249249 Relevance and Rigor: Community-Based Diabetes Prevention

Tuesday, November 1, 2011

Carol R. Horowitz, MD, MPH , Department of Health Evidence and Policy, Mount Sinai School of Medicine, New York, NY
Ellen P. Simon, DSW , Principal Health Investigator, Union Settlement Association, New York, NY
Objective: Research elucidating underlying reasons for the explosion of diabetes globally has not translated into interventions that show the promise of curbing the diabetes epidemic. Partnerships with individuals from the communities most impacted by diabetes may uncover novel, practical, scalable, sustainable diabetes prevention strategies. A community-academic research team in Spanish Harlem, the epicenter of diabetes in New York City, aimed to assess and address the individual, environmental and structural contributors to diabetes.

Methods: Using a community-based participatory research approach, the diabetes prevention team conducted focus groups, individual, environmental and policy surveys, photovoice assessments, local public health and environmental interventions, and a community-based peer-led randomized controlled diabetes prevention trial.

Results: This work led to capacity building (community co-authors, co-PI's, grant reviewers and recipients), and local systems and policy changes related to food and physical activity. Assessments revealed higher than expected prevalence of hyperglycemia (only 29% of overweight adults undergoing oral glucose tolerance testing were normoglycemic) and progression from pre-diabetes to diabetes (25% in one year). The prevention trial among 99, primarily poor, undereducated, uninsured, Spanish-Speaking overweight pre-diabetics demonstrated weight loss in intervention versus control participants (4.2% vs. 1.6%, p<0.01) at 6 months, that was maintained at one year follow-up.

Conclusion: Research can be both rigorous and practical in community settings. Community-partnered diabetes prevention efforts can yield novel insights, interventions that pre-diabetics from vulnerable populations want and benefit from, and build community capacity to lead future effective, culturally appropriate, sustainable diabetes prevention efforts locally, and in similar communities globally.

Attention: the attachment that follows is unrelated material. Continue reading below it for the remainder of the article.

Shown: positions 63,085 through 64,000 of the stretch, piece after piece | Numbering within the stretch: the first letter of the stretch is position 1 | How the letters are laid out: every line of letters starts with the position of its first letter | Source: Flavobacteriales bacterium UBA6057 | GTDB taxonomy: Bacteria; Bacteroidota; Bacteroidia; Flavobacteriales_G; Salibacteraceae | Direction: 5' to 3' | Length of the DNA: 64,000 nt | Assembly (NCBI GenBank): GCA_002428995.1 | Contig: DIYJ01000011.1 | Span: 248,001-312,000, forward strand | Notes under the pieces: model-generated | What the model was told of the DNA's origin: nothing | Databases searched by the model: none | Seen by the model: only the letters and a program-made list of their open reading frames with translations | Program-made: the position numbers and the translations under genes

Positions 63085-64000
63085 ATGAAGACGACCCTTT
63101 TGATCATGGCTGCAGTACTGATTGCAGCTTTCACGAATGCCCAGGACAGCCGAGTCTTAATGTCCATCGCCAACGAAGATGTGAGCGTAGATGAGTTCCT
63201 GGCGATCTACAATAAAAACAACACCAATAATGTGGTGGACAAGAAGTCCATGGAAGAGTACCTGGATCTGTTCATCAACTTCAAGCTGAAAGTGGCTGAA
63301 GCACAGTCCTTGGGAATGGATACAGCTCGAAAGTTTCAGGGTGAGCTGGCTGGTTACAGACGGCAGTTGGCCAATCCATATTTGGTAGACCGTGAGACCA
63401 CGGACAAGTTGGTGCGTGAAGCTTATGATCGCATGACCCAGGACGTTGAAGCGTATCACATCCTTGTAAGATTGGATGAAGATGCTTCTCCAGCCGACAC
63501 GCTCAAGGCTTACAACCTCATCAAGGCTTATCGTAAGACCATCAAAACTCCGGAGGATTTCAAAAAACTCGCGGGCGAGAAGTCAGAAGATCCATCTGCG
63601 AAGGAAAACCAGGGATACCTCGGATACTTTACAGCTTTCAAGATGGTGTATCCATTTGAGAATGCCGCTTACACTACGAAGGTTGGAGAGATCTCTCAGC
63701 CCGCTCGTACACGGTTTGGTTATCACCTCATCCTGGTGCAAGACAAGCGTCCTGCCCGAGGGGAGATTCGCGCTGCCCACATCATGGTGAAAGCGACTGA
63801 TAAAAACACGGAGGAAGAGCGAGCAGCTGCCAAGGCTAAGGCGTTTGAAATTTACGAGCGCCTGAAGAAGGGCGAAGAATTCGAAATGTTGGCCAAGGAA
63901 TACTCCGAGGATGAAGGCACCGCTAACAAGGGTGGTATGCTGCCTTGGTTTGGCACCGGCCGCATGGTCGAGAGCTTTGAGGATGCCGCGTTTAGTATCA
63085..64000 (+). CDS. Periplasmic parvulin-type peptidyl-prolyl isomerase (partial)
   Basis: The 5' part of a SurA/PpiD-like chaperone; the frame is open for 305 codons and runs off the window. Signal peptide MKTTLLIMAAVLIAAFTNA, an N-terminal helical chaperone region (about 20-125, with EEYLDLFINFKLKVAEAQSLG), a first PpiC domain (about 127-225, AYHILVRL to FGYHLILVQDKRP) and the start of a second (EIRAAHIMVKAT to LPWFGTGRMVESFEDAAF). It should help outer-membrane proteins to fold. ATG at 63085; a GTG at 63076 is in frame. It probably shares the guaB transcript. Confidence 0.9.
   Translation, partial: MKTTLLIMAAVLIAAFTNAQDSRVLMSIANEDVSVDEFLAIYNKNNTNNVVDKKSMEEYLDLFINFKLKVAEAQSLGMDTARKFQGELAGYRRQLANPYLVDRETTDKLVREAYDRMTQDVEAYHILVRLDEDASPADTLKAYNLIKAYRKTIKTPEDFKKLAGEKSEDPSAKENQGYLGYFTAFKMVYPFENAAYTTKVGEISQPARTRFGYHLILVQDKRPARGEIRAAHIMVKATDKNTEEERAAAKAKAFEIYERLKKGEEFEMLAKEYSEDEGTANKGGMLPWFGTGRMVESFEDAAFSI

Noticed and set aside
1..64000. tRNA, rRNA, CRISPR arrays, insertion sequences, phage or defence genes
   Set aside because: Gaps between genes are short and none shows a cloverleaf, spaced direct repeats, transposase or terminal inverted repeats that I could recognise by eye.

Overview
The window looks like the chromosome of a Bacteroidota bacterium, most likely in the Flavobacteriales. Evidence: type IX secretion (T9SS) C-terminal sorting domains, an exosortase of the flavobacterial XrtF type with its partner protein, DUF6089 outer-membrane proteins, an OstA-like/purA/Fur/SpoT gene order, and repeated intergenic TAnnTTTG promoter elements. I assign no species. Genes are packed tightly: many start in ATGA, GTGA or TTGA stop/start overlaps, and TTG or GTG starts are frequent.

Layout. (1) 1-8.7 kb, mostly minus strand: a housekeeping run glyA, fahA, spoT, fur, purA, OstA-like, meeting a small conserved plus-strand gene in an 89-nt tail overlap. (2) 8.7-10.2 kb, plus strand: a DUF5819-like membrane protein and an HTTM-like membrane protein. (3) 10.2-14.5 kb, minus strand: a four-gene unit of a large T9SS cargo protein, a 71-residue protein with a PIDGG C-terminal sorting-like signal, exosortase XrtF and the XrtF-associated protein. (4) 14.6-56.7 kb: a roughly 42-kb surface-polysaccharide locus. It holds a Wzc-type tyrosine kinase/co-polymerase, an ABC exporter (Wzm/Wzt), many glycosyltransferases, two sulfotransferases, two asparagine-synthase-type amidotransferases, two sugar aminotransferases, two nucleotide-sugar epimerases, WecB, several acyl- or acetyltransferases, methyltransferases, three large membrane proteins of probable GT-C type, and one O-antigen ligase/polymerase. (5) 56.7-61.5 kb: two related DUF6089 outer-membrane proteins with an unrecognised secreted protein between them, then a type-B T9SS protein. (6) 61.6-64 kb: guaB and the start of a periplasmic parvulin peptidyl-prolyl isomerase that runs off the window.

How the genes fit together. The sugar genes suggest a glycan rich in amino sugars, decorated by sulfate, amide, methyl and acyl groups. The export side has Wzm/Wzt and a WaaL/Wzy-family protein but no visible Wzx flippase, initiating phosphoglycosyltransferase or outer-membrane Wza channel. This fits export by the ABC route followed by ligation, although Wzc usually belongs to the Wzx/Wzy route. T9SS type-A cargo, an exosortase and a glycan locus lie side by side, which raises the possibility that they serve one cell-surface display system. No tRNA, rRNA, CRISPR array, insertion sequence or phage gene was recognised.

Learning Areas:
Advocacy for health and health education
Chronic disease management and prevention
Implementation of health education strategies, interventions and programs
Planning of health education strategies, interventions, and programs
Public health or related public policy
Public health or related research

Learning Objectives:
1. Discuss approaches to train and empower community representatives of underserved community to conduct research that will inform policy 2. Identify concrete ways community and academic partners can implement diabetes prevention initiatives 3. Describe impact of community-based participatory research on community capacity and community health 4. Identify a promising intervention to prevent diabetes and stimulate policy change

Keywords: Policy/Policy Development, Community Capacity

Presenting author's disclosure statement:

Qualified on the content I am responsible for because: Carol Horowitz is the principal investigator and director who oversees the diabetes prevention and management programs
Any relevant financial relationships? No

I agree to comply with the American Public Health Association Conflict of Interest and Commercial Support Guidelines, and to disclose to the participants any off-label or experimental uses of a commercial product or service discussed in my presentation.